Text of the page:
– Articles (definite/indefinite)
    – Adjectives
    – Possessive adjectives (my; yours)
    – Demonstrative adjectives (this; that)
    – Indefinite adjectives (some)
    – Pronouns (him; her; it)
    – Past participle

Let’s analyze a sentence like this one, where the main noun is masculine (bambino = “kid” ):

Il mio bambino (m) é andato a scuola. (“My kid went to school.” )

Article + possessive + noun + (verb) + past participle; they all agree to the masculine form, except for the object (a scuola).

Or let’s take this one:

Nessuna pizza (f) è buona come questa. (“No pizza is as tasty as this one.” )

Indefinite + noun + (verb) + adjective + demonstrative; they all agree to the feminine form, except the verb.

Notice how the verbs don’t have to agree with the gender in Italian. But you do have to ensure that the past participle, which is part of the passato prossimo (“present perfect” ), agrees when it’s conjugated with the essere (“to be” ) auxiliary verb. But this will be part of another lesson coming up shortly about Italian conjugations on ItalianPod101.com!

Finally, one of the main consequences of all these Italian grammatical gender rules is that when you speak or write in Italian, you first have to think of the gender of the main noun, and then you can form the sentence accordingly.

5. Irregulars and Weird Exceptions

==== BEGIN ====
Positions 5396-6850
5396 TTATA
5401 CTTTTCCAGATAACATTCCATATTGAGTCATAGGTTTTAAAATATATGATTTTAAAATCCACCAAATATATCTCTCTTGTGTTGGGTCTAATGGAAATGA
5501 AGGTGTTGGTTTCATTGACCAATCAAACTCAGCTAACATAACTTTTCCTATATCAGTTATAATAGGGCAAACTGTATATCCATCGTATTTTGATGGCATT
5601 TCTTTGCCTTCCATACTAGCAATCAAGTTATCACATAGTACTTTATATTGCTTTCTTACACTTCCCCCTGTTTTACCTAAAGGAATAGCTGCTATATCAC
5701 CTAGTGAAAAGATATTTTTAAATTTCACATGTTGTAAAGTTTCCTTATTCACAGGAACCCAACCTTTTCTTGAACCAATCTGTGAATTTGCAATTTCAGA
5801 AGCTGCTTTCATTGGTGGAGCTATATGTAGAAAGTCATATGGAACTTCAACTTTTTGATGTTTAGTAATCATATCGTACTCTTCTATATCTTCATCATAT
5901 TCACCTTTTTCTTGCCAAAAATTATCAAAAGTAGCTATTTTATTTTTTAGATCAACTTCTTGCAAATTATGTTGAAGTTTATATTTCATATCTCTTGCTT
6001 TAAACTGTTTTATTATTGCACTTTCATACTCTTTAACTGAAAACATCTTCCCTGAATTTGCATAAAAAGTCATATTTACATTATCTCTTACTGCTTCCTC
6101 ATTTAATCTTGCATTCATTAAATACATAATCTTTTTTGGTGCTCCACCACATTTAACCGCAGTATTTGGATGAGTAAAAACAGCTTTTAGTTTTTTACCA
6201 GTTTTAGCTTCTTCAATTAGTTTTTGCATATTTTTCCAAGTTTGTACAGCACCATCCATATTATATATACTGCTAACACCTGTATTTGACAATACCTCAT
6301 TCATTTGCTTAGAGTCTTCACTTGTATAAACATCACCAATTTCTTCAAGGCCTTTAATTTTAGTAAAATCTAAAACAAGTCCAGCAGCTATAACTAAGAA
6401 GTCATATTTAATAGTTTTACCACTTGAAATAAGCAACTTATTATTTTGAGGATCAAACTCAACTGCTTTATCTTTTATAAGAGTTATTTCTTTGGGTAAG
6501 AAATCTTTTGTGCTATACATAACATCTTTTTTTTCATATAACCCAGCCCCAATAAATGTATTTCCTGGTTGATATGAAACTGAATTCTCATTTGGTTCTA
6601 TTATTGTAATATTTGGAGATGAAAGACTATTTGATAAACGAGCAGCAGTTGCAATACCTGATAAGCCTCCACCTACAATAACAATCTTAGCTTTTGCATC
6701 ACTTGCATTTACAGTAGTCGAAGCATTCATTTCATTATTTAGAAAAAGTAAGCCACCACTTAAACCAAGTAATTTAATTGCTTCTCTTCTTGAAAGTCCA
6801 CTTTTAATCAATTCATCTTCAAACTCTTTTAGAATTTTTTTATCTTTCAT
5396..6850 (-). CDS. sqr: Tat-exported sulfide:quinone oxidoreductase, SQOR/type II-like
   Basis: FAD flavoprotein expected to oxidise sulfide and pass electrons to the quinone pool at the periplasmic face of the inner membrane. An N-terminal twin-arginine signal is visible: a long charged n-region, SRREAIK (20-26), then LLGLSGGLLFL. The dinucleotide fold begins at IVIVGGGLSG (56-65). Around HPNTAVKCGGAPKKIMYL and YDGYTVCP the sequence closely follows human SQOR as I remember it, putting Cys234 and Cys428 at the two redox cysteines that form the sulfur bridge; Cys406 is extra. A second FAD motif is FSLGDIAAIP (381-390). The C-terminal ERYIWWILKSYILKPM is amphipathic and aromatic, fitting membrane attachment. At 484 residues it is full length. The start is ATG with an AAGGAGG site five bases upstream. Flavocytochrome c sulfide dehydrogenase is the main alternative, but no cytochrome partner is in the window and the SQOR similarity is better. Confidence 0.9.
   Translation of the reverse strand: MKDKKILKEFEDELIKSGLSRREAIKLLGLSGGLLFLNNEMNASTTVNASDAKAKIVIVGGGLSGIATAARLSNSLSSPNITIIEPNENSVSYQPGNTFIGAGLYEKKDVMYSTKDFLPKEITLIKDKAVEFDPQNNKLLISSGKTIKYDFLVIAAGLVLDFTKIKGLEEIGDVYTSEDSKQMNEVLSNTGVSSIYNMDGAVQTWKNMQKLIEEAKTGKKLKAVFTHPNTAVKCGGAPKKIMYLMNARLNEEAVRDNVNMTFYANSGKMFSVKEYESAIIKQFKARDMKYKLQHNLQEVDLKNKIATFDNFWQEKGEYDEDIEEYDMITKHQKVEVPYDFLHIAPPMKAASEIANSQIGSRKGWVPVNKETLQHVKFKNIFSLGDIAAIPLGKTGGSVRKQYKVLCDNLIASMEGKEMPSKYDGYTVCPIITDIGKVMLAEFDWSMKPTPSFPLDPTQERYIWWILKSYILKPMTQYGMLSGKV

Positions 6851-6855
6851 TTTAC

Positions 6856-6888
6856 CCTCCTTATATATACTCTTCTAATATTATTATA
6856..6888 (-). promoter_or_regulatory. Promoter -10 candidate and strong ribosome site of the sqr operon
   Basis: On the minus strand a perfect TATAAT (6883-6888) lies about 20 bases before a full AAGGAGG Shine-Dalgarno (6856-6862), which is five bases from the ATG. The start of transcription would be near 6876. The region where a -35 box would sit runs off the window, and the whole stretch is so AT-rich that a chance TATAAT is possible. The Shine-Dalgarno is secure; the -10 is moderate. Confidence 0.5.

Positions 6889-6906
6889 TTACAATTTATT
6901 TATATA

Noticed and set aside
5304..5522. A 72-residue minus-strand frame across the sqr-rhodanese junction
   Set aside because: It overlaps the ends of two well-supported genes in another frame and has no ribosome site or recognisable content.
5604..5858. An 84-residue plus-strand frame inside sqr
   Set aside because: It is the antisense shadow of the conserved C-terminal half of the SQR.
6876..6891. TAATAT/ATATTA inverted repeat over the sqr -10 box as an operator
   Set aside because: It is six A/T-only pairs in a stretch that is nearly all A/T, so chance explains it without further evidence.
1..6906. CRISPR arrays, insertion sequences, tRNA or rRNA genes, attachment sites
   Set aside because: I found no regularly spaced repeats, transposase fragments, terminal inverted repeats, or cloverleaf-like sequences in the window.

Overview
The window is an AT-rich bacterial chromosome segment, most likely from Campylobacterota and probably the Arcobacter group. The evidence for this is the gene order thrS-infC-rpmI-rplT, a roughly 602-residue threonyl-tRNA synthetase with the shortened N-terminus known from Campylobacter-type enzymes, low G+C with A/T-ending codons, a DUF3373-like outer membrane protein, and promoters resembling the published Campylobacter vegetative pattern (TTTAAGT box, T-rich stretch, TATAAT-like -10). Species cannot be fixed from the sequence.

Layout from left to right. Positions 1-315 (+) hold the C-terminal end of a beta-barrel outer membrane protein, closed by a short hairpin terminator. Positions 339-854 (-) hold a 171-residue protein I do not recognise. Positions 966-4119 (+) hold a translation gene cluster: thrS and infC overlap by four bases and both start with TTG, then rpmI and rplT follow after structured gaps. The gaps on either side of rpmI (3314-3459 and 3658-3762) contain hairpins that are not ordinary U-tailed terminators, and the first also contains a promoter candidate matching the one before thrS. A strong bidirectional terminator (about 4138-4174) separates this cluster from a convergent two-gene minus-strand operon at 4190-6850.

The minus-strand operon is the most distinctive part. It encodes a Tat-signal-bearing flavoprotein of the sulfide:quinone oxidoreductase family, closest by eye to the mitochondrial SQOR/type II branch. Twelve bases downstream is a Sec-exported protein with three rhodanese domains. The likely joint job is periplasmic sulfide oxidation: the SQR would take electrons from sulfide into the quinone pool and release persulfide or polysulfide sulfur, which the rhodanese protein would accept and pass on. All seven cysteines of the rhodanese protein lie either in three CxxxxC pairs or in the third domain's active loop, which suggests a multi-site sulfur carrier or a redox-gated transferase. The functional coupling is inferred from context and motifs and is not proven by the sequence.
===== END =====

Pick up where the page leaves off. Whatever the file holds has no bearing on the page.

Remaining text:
As usual, when it comes to syntax and grammar, there are exceptions. In particular, you might find nouns that look masculine because they end in -o but are feminine. These feminine -o nouns are often shortened words, such as:

  • la radio (“radio” )      is short for radiotrasmettitrice
  • la foto (“photo” )       is short for fotografia
  • la moto (“bike” )       is short for motocicletta
  • l’auto (“car” )            is short for automobile

Couple of People Riding 
around on a Vespa

È una moto? No, è una Vespa! (“It’s a motorcycle? No, it’s a Vespa!” )

Similar, but opposite, is the case of il cinema (short for cinematografo.)

A little different is the case of la mano (“hand” ) because it’s not the shortened version of anything.

Then there are names, mainly of professions, that have the same ending of -ista or -a, and can be either masculine or feminine. And this is a typical situation where you have to rely on the article, agreement, or purely the context, to figure out the gender.

Ending in -ista: il/la turista (“the tourist” ); il/la dentista (“the dentist” ); il/la giornalista (“the journalist” ).